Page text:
Règle correspondante
Switzerland
Practice Relating to Rule 65. Perfidy
Section H. Simulation of protected status by using other internationally recognized emblems
Switzerland’s Military Criminal Code (1927), as amended, punishes “anyone who abuses … the emblem of cultural property … to prepare or commit hostile acts” in time of armed conflict. 
Switzerland, Military Criminal Code, 1927, as amended, Article 110.
Switzerland’s Military Criminal Code (1927), as amended in 2007, states:
Any person who abuses … the emblem of cultural property in order to prepare or commit hostile acts is to be punished with three years’ or more imprisonment or a monetary penalty or, in less serious cases, a year imprisonment or less. 
Switzerland, Military Criminal Code, 1927, as amended in 2007, Article 110.
Switzerland’s Basic Military Manual (1987) considers the “perfidious use of … distinctive signs recognized by the [1949 Geneva] Conventions or [the 1977 Additional Protocol I]”, as a grave breach of the 1977 Additional Protocol I. 
Switzerland, Lois et coutumes de la guerre (Extrait et commentaire), Règlement 51.7/II f, Armée Suisse, 1987, Article 193(1)(f).
Switzerland’s Regulation on Ten Basic Rules for the Protection of Cultural Property (2013) states:
Rule No. 2 Protection symbol
Any inappropriate use of cultural protection symbols, e.g. for the purpose of deceiving an opponent or protecting military targets, is prohibited (malice).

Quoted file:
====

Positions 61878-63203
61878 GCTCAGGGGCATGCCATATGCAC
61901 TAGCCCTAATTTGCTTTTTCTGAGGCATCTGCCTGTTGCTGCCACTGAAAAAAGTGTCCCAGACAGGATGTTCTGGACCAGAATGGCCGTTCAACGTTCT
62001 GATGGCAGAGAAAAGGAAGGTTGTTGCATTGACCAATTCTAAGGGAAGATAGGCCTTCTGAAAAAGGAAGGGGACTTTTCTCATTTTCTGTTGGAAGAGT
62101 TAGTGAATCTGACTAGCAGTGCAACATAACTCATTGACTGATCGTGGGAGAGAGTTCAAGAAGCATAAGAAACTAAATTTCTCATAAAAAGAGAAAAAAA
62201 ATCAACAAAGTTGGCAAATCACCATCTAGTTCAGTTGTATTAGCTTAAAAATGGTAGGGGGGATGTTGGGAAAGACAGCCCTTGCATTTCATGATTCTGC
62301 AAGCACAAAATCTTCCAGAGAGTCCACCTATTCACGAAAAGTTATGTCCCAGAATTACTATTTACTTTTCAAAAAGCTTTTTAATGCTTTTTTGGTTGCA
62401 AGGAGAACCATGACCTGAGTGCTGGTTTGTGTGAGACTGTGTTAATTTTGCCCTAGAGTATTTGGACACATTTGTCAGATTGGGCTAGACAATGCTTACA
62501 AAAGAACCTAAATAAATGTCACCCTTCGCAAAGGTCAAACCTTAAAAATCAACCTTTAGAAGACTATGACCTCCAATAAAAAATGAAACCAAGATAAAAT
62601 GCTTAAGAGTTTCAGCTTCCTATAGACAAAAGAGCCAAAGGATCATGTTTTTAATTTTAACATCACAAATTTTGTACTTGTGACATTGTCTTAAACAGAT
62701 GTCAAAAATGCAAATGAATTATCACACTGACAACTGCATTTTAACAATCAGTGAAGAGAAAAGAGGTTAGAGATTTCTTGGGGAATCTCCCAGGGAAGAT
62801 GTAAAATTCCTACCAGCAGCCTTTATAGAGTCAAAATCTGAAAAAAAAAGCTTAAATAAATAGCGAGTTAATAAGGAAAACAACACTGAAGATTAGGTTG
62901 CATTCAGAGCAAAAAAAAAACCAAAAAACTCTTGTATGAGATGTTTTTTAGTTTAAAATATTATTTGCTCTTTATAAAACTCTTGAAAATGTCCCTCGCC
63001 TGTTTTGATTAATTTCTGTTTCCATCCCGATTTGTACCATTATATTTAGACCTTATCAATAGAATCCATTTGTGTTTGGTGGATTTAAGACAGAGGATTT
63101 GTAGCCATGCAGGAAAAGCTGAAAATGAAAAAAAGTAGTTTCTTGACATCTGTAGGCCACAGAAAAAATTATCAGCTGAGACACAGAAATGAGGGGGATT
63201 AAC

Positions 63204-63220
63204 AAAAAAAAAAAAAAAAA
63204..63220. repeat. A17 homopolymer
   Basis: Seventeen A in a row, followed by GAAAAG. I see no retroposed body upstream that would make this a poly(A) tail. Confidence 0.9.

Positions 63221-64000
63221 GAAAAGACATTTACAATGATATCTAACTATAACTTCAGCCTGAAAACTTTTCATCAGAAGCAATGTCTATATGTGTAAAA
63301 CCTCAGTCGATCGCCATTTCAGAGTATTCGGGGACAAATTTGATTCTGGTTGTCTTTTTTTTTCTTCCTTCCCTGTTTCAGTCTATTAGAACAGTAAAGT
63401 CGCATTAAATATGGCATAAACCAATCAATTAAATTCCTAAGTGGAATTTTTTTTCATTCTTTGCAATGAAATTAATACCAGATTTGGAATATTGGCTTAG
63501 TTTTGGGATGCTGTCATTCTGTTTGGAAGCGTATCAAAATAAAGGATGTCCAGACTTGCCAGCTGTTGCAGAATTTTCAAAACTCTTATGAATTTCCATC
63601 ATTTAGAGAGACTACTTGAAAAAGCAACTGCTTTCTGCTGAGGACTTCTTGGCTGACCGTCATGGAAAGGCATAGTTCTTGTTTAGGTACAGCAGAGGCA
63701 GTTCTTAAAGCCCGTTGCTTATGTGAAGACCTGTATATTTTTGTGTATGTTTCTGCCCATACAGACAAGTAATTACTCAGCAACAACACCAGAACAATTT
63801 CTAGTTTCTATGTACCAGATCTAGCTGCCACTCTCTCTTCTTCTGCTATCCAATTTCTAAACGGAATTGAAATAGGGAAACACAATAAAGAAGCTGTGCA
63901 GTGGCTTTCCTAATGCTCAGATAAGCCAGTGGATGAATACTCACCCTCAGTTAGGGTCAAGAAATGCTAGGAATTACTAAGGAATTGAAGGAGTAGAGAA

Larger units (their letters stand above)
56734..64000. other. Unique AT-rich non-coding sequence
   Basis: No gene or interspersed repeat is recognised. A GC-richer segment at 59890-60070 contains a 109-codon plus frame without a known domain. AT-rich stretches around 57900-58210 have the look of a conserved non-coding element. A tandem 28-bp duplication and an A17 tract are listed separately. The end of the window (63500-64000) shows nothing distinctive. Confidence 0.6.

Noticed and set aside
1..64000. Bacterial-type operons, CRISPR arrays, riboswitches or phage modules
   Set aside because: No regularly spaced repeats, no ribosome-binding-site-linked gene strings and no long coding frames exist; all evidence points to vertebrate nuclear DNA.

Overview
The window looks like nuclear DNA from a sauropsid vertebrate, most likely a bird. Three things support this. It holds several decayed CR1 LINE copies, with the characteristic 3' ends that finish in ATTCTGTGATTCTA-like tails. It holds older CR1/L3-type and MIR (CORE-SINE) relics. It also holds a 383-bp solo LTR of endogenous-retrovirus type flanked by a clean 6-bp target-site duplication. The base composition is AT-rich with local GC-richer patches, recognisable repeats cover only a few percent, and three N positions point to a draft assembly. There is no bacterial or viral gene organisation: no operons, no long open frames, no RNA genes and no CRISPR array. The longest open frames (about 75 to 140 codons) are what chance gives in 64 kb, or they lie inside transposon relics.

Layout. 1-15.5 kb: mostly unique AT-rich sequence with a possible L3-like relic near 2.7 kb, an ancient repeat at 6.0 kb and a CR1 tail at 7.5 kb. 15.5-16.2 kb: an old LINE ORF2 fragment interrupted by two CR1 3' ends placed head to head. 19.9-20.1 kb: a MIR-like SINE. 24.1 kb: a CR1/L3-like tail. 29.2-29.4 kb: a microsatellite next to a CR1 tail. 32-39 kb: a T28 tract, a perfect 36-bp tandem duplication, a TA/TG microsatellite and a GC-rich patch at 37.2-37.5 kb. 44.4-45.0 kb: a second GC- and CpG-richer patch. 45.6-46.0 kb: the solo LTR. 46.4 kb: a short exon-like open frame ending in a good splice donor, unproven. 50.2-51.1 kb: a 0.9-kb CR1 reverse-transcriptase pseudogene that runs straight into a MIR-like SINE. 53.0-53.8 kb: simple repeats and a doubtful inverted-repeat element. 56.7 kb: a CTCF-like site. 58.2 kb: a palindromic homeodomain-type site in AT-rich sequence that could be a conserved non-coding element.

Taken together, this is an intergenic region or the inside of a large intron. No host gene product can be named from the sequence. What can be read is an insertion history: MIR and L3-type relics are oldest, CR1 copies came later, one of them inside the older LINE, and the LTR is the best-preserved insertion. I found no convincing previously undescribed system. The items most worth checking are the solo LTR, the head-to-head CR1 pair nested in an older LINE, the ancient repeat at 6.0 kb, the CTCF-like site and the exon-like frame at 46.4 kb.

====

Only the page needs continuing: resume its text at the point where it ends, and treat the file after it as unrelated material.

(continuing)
Switzerland, Ten Basic Rules for the Protection of Cultural Property, Regulation 51.00705e, issued on the basis of Article 10 of the Ordinance on the Organization of the Federal Department of Defence, Civil Protection and Sports of 7 March 2003, signed on 21 March 2013, entry into force on 1 July 2013, Rule No. 2.
Switzerland’s ABC of International Humanitarian Law (2009) states:
Perfidy
International humanitarian law prohibits killing, injuring or capturing an adversary by resorting to perfidy. Acts of perfidy include any form of deception designed to win the confidence of an adversary and lead him to believe that he is entitled or obliged to accord protection under the rules of international humanitarian law, with the intention of betraying that confidence. An example of perfidy is to falsely lay claim to protected status through the misuse of signs or emblems[.] 
Switzerland, Federal Department of Foreign Affairs, ABC of International Humanitarian Law, 2009, p. 34.